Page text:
If you’re curious about the science behind aromatherapy and how it might help those with cancer, we’ve got answers.
Aromatherapy has been practiced for hundreds of years to help improve physical, emotional and spiritual well-being.
If you’ve ever used Vicks VapoRub for congestion relief, you’ve used aromatherapy. The ointment contains peppermint, camphor and eucalyptus essential oils to help break down mucus and suppress coughing.
While aromatherapy is not a treatment for cancer, it can work alongside your care plan as a complementary therapy.
How Does Aromatherapy Change How You Feel?
Aromatherapy harnesses the body’s sense of smell using highly concentrated, fragrant plant extracts, known as essential oils. These essential oils are absorbed through the pores after being applied to your skin, or by inhaling through your nose. You never ingest the oils.
Through your sense of smell, receptors in your nose send signals to the limbic system, the part of the brain that manages your emotions, instincts and behaviors. The process can potentially change how you feel and how you perceive pain.
Talk to Your Care Team Before Trying Aromatherapy
Most essential oils are safe when used properly. Remember, even when a product is labeled natural or derived from plants, it doesn’t mean it’s irritant free—or even safe if not used as directed.
Research on how essential oils interact with prescription drugs is limited, so be sure to discuss aromatherapy with your care team before giving it a try. Your care team can provide guidance as to whether aromatherapy and essential oil use are safe based on your treatments and side effects.
Precautions You Should Take When Using Essential Oils
If you get the green light from your care team to use essential oils, don’t use undiluted oil directly on your skin. Full-strength application can irritate the skin and cause an uncomfortable red, itchy rash.
Be sure to wash your hands thoroughly to avoid getting essential oils in your eyes, nose, ears and other sensitive skin.
When used in the wrong doses or too high a concentration, essential oils can harm your skin and internal organs—especially if these organs are already being strained by health conditions or medical treatments.
Different Scents Can Influence How You Feel
Your care team can help you determine which essential oils may be right for you. Read the labels, and look for language that indicates purity. You want to avoid synthetic chemicals. Lavender and tea tree oil may not be recommended, as they’ve been shown to affect hormone production.
Since each person experiences fragrance differently, scents can have a varying effect on how you feel. If you’re looking for help with:
- Joint pain: Try ginger, lemongrass, cinnamon, lavender, sweet marjoram and bergamot essential oils.
- Stress and anxiety: Try essential oils like bergamot, lavender, peppermint, chamomile and sandalwood.
- Problems eating: Try ginger essential oil to help ease nausea and increase your appetite.
- Sleep: Try lavender essential oil to help ease sleep problems. But be careful, this popular fragrance is also an allergen for some.
- Fatigue: Try grapefruit, orange or other citrus scents to help give energy levels a boost. Your skin may be sensitive if you go out in the sun after applying citrus essential oils.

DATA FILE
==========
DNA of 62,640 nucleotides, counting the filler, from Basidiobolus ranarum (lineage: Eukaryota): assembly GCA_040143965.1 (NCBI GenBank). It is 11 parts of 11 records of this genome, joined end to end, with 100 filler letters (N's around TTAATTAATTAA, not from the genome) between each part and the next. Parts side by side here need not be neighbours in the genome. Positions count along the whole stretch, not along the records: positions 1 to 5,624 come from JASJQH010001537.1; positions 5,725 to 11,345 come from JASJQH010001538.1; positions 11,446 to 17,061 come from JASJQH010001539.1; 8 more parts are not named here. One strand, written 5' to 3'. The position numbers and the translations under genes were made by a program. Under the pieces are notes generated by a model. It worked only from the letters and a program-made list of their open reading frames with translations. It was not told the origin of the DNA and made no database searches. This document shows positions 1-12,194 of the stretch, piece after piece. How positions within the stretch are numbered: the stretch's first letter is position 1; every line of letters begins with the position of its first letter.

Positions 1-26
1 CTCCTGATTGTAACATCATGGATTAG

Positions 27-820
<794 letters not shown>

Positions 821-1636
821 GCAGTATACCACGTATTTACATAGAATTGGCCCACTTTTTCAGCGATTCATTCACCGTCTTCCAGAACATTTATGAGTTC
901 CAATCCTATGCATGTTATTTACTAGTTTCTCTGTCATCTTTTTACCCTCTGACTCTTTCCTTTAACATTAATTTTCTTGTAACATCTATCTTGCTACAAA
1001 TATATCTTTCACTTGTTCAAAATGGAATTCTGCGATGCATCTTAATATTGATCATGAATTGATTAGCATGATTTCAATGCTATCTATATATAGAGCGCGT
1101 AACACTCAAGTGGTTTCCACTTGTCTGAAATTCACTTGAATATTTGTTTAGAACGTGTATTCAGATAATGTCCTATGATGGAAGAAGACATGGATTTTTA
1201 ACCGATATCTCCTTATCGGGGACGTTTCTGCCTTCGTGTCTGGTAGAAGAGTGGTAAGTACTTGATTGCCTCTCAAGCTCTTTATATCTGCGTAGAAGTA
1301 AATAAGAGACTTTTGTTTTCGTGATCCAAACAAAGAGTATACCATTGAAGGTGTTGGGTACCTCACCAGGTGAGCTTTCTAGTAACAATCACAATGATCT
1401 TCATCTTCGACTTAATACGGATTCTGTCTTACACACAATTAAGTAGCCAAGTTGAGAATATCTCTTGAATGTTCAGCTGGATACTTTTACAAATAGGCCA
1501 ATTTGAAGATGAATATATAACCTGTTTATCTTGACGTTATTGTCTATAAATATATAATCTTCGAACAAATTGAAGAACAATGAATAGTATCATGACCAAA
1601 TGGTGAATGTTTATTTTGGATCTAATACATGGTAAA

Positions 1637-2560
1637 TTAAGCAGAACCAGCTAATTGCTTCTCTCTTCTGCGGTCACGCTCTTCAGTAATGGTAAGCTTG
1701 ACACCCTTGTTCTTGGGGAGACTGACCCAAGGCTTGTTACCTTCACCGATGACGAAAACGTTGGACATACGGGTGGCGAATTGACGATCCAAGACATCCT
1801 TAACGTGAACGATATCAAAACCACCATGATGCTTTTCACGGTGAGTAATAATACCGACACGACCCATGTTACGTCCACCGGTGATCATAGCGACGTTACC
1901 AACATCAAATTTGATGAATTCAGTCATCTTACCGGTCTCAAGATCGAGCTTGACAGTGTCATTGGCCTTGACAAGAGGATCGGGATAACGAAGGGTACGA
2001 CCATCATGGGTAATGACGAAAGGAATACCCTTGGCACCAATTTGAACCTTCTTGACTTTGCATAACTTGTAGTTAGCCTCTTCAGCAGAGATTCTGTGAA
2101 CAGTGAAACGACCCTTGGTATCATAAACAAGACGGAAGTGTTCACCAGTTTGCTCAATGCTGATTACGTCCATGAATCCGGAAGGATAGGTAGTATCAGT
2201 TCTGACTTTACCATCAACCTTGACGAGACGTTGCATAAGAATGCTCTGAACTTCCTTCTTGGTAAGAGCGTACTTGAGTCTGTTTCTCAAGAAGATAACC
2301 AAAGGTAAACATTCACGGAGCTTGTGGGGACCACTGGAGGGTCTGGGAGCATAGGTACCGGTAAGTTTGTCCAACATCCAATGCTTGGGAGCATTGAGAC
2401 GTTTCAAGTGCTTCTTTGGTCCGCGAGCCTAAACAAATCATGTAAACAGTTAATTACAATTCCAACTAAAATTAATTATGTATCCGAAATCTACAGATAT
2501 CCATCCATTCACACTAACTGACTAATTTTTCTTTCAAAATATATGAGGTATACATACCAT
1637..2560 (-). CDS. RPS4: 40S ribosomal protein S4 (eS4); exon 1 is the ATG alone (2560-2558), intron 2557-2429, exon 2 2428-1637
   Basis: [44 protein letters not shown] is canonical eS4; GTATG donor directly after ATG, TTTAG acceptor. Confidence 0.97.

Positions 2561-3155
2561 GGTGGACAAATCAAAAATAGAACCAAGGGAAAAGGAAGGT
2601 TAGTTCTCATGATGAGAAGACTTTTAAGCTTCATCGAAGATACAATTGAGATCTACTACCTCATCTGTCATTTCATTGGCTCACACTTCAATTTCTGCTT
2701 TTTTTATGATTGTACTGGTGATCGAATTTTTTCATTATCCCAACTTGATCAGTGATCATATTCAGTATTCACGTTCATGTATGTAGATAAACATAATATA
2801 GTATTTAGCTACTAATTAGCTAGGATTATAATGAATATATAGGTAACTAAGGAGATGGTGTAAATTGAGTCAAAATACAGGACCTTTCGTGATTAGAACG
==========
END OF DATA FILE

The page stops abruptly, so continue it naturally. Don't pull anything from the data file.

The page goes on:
Before you pick a fragrance, be sure to carefully research each oil. By following the recommendations for diluting the oil, you can safely enjoy the benefits of aromatherapy.
5 Aromatherapy Tips and Tricks
- Take a deep breath. An easy way to try aromatherapy is by placing a few drops of an essential oil on a cotton ball. Remember these are strong oils, so a little bit goes a long way. You won’t need more than three drops. You can also try aromatherapy by using a diffuser to distribute the scent through a room.
- Choose a carrier. To try aromatherapy by applying essential oils to your skin, you’ll need to dilute your oil with unscented lotions or a carrier like coconut, grapeseed or avocado oils. Watch the ingredients in your lotions and oils, and be aware of allergens that could cause a reaction.
- Prep before use. Before applying to your skin, prepare your solution of essential oils with a carrier substance. If it’s your first time using aromatherapy, try mixing one drop of essential oil for each teaspoon of carrier. As a best practice, keep concentrations between 3 percent and 5 percent. That’s 3-5 drops of essential oil for each teaspoon of carrier.
- Try a patch test. If you’re interested in using essential oils on your skin, try a patch test to see how your skin reacts. To help avoid skin irritation, remember to dilute your oil and follow the directions.
- Give it a spritz. Mixing essential oils with water can create a solution you can spray on your clothes, sheets or blankets. Use the recommended concentration guidelines of 3-5 percent. Before spraying, shake or mix your solution. Be careful of spraying on surfaces that can absorb the oil and stain. You might want to skip spaying your pillow to avoid getting it in your eyes.
Misinformation on the Internet Is Everywhere—Seriously
Be wary of testimonials and marketing online. Exercise a healthy amount of skepticism for those peddling unrealistic promises of healing that misrepresent aromatherapy. While they seem legitimate, unfortunately they’re not.
If you’re looking for additional information online, look for science-based information sources like those from the University of Minnesota and Memorial Sloan Kettering.